For a 51-year-old he looks quite healthy. He has a dark mop of wavy hair on his head and a moustache with not a single strand of grey. When I met him in an Udupi joint for chai, alongside a busy and noisy road in Goregaon East, I wondered whether he was the same person with whom I had spoken on the phone, few minutes back.
Johnson Jacob doesn’t look more than 40. And he credits his youthful looks and ‘no health problem’ to bee stings, of which he has been the victim for over 2,000 times. Rather than an occupational hazard, he considers it as a boon. Rightly or wrongly, he believes the reason he is free of any lifestyle affliction unlike an ordinary Mumbaikar is due to the bee venom in his body!
Meet Mumbai’s only bee keeper.
Yes, you read it right. Johnson has been bee keeping in the concrete jungle for over two decades now.
My mama brought me to Mumbai after I and couple of friends had burnt down a tree in our village while retrieving honey.
Since his childhood young Johnson had watched his father, Jacob, tending to the bee boxes of the villager households of Paramankuruchi village in Thoothukkudi district of Tamil Nadu and even assisted him on his errands. Most households in Paramankuruchi had looms on which they made cotton saris. The honey from the bee boxes, placed around the house, added to the family’s income.
My father used to tend to 300-odd colonies and was paid for their upkeep and maintenance by the village households. I learnt a lot from him.
While in Mumbai Johnson did odd jobs and later gained expertise in textile warping becoming a pro, and making a good livelihood. But as the textile mills started closing down in the mid 90s he had less and less jobs at hand. Which led him to look elsewhere.
I set up my first colony at a chawl in Goregaon Check Naka but soon moved to the comparatively green environs of Aarey Colony. Hardly a month had passed when officials of the Forest Deptt. confisticated my bee boxes Only when a friend intervened that the officials let me keep them.
Johnson acquired his maiden bee boxes from KVIC Pune.
We were bringing the boxes on a train when we found the bees were leaving one of them which led to panic among the passengers. In our hurry we found that we hadn’t covered the box well. With no option at hand I threw the box out of the moving train. Me and a friend moved to the toilet with the rest two boxes and locked ourselves in. We left the toilet only on reaching Mumbai.
Presently, Johnson has 14 odd boxes and six colonies which he visits daily from his home at Malad by an autorickshaw. He has supplied bee boxes along with colony to people in Panvel, Mira Road, Lonavala and Pune.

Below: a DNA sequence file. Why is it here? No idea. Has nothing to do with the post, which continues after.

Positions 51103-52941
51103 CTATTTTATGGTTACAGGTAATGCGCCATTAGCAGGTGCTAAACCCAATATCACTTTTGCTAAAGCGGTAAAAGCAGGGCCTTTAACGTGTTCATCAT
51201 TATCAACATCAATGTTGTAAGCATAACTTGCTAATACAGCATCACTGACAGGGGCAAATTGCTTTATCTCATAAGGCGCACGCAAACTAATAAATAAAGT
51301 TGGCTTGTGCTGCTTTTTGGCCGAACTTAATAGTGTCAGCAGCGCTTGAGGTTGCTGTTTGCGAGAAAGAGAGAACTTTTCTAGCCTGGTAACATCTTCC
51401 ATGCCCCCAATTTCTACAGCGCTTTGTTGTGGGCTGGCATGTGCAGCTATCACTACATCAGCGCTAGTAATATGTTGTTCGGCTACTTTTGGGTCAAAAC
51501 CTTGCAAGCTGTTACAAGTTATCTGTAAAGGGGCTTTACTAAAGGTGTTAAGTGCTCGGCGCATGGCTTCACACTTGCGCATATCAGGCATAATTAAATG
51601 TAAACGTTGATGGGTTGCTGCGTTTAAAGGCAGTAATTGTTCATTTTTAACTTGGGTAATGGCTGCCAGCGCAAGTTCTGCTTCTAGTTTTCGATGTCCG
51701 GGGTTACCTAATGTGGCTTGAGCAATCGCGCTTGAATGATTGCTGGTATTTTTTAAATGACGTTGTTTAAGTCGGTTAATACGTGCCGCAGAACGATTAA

Few years back he had an unusual visitor, the Director of KVIC, visiting his bee colony at Ekta Nagar. KVIC is the country’s leading institution which is into popularising and funding of beekeeping through its Forest-based Produce Division. Sadly, Johnson hasn’t received any munificence from the KVIC but for an identity card mentioning that he is a bee keeper.
A store-house of information on bee-keeping, Johnson has lost lots of money, thanks to his ‘bee craze’. Like when he set up hundreds of boxes in a Latur farm in 2006 investing around a lakh or two. But he hasn’t given up and continues his pagalpan for bee keeping. A look at his bee box and you realise that much thought has gone into making it. Like the double receptacles on the foot which trap insects and predators.
A believer of apitherapy in which bee venom is used for the treatment of rheumatoid arthritis, nerve pain (neuralgia), multiple sclerosis (MS), swollen tendons (tendonitis), and muscle conditions such as fibromyositis and enthesitis, Johnson provides bees free of cost to a physician friend who also practices apitherapy.
Since last couple of years Johnson has been marketing honey which he sources from Gujarat and West Bengal. His wife, Jaya, adds to the family kitty by tutoring 10th standard students.
Ask him which variety of bees he favours, Johnson is unstoppable as he sings the virtues of Cerana Indica.
They are best suited to Indian climatic conditions, are relatively non-aggressive and rarely exhibit swarming behaviour. In fact, they are ideal for beekeeping unlike Apis mellifera . They usually build multiple combed nest in tree hollows and man-made structures. They are hardly unlike the European bees which are susceptible to diseases. They can adapt to living in purpose-made hives and cavities.
A wannabe bee keeper and hoping to get my maiden colony soon, I ask Johnson which kind of crops the Cerana Indica has weakness for.
Sweet Corn, Sunflower, Sesame, Mustard, Tur, Tamarind, Coconut, Drumstick, Litchi and Rubber. Also the colony should be set up in a place where the water source is within 1 ½ kms.
If you’re interested in listening to bee stories Johnson has many to tell you. Like the father and son duo from West Bengal who brought down 200-odd colonies from a 15 storied building in Kandivali last may.
He is known as Basu, aged around 60, and his son both without any protective mask and hanging from a harness tied around their waist gathered 20 tonnes of honey in a period of five days.
Johnson can be reached on 09619799261